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Save Red Rock’s latest move against Rhodes-affiliated development: back to court


Stan Shebs/Wikipedia Commons

Blue Diamond Hill

On Monday, March 13, conservation nonprofit Save Red Rock made the latest move in its intensifying dispute with Clark County over Gypsum Resources’ proposal to build a 5,000-unit housing development on Blue Diamond Hill at the edge of Red Rock Canyon National Conservation Area. The nonprofit countered the complaint that the county filed against it last December by filing a claim of its own and a request that the judge settle some key issues in the conflict: broadly, whether the Clark County Commission did the wrong thing last month when it determined that Gypsum’s 2011 plan was still valid, allowing the developer to withdraw its 2016 plan from consideration.

Among Save Red Rock’s assertions are that the county violated open-meeting laws by not deliberating and voting on the matter included in public notices (that is, the 2016 plan), and that it changed from 10 a.m. to 9:30 a.m. the time when the matter was to be heard, preventing opponents from entering the chambers and hearing full arguments.

"Commission Chambers was at capacity during much of the hearing," Clark County spokesman Dan Kulin says. "To accommodate the crowd, there were TV monitors in the hallway and the cafeteria showing the meeting. Also, additional people were allowed into chambers as other people came out. Everyone who wanted to speak during the hearing was able to speak."

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In its counterclaim filed Monday, Save Red Rock also says that the county explicitly and repeatedly referred to the 2011 plan as “expired” in agenda items attached to public notices; that it failed to furnish proof of the 2011 plan’s validity when asked and, actually, provided evidence of its expiration; and that if the plan were still in effect, the developer would be violating it by using Highway 159, which winds through the national conservation area.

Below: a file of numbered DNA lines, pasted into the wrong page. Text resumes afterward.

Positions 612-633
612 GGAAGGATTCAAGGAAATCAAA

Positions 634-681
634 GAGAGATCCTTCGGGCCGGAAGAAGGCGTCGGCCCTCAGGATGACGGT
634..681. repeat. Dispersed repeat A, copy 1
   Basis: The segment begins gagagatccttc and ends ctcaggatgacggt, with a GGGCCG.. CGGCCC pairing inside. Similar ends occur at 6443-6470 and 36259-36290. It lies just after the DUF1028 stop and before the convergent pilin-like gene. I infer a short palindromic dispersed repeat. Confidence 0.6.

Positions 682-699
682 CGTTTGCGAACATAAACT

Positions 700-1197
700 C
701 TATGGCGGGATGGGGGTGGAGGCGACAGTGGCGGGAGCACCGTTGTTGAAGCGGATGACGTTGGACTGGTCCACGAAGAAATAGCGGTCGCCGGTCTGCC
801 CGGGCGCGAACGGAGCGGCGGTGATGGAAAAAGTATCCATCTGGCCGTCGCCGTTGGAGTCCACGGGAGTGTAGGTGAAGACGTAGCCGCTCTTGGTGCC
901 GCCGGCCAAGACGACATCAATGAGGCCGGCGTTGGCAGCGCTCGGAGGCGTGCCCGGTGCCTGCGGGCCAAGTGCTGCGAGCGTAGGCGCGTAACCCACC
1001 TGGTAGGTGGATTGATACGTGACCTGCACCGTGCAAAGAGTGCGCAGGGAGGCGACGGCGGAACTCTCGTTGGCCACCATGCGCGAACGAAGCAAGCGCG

“Despite losing its rights-of-way and despite the express condition in the approval of Gypsum’s 2011 Concept Plan of ‘No access onto Highway 159,’” the counterclaim reads, “in or about 2014, Gypsum began reclamation work on the Gypsum Property. ... Gypsum’s reclamation work involves numerous large trucks accessing Highway 159 every day.”

The counterclaim also addresses the issue of the missing receipt that Clark County says helps to prove the 2011 concept plan’s good standing. At the February county commission meeting, county attorney Rob Warhola produced a receipt that opponents of the project had not seen before that moment, explaining that it had been lost but his staff had recently found it. According to the county, the receipt demonstrates that Gypsum did pay necessary fees to keep its 2011 plan alive.

Could this — and the county’s description of the 2011 plan as “expired” in public notices — simply be administrative mistakes, unfortunate but not unforgivable?

“If they made an error, they’re still bound by the statements they made publicly,” says Justin Jones, Save Red Rock’s attorney. “In the end, it’s up to a judge or jury to determine.”

If District Court Jerry Wiese accepts Save Red Rock’s counterclaim, then it will be set for a hearing on April 18. There are many possible outcomes since the nonprofit asks the judge to take several different actions and he may take none, some or all of them. A full win for Save Red Rock would overturn the county commission’s decision that the 2011 concept plan was valid, leaving Gypsum back at square one in the proposal process.

Meanwhile, last Friday, Nevada Assemblyman Steve Yeager (a Democrat from Clark County) introduced a bill in the legislature that would prohibit local governments from changing zoning to increase housing density within five miles of any national conservation area that isn’t a BLM disposal area. The law would apply to the development proposed by Gypsum, whose most recent plan includes an average density of 2.5 units per acre, five times greater than what is allowed under its current rural zoning.

A similar law passed in 2003; the developer’s lawsuit against the county and state over it went all the way to the Supreme Court, which decided that the landowner had been denied due process. But Jones, who was involved in crafting a 2013 bill, based on the 2003 law, that is similar to the current bill, believes it would pass judicial muster. Rather than singling out a specific owner’s piece of land to bar from development, it prohibits a certain type of development statewide. 

“I think it makes sense,” he says. “Obviously, there will be some changes, but it makes sense for the state to get involved to make sure that not just Red Rock, but also Sloan Canyon and other public areas are protected so that you don’t have development abutting them.”


Editor’s note: The author, along with Justin Jones and Gypsum Resources representative Ron Krater, will discuss Save Red Rock’s Proposed Second Amended Counterclaim and Steve Yeager’s proposed bill on “KNPR’s State of Nevada,” Friday, March 17.

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